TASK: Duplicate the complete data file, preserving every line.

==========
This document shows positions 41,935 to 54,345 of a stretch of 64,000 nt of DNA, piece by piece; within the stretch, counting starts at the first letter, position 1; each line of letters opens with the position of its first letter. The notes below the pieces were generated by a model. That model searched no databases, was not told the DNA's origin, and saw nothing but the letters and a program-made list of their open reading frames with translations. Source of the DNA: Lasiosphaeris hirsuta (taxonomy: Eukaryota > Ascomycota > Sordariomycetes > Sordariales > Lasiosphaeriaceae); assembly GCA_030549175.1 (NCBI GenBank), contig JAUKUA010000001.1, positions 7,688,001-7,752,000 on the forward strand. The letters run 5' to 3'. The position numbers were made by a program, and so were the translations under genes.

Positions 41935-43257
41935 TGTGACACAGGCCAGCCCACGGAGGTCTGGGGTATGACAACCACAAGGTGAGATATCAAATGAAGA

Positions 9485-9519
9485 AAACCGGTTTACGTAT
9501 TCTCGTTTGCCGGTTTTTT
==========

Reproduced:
This document shows positions 41,935 to 54,345 of a stretch of 64,000 nt of DNA, piece by piece; within the stretch, counting starts at the first letter, position 1; each line of letters opens with the position of its first letter. The notes below the pieces were generated by a model. That model searched no databases, was not told the DNA's origin, and saw nothing but the letters and a program-made list of their open reading frames with translations. Source of the DNA: Lasiosphaeris hirsuta (taxonomy: Eukaryota > Ascomycota > Sordariomycetes > Sordariales > Lasiosphaeriaceae); assembly GCA_030549175.1 (NCBI GenBank), contig JAUKUA010000001.1, positions 7,688,001-7,752,000 on the forward strand. The letters run 5' to 3'. The position numbers were made by a program, and so were the translations under genes.

Positions 41935-43257
41935 TGTGACACAGGCCAGCCCACGGAGGTCTGGGGTATGACAACCACAAGGTGAGATATCAAATGAAGA

Positions 9485-9519
9485 AAACCGGTTTACGTAT
9501 TCTCGTTTGCCGGTTTTTT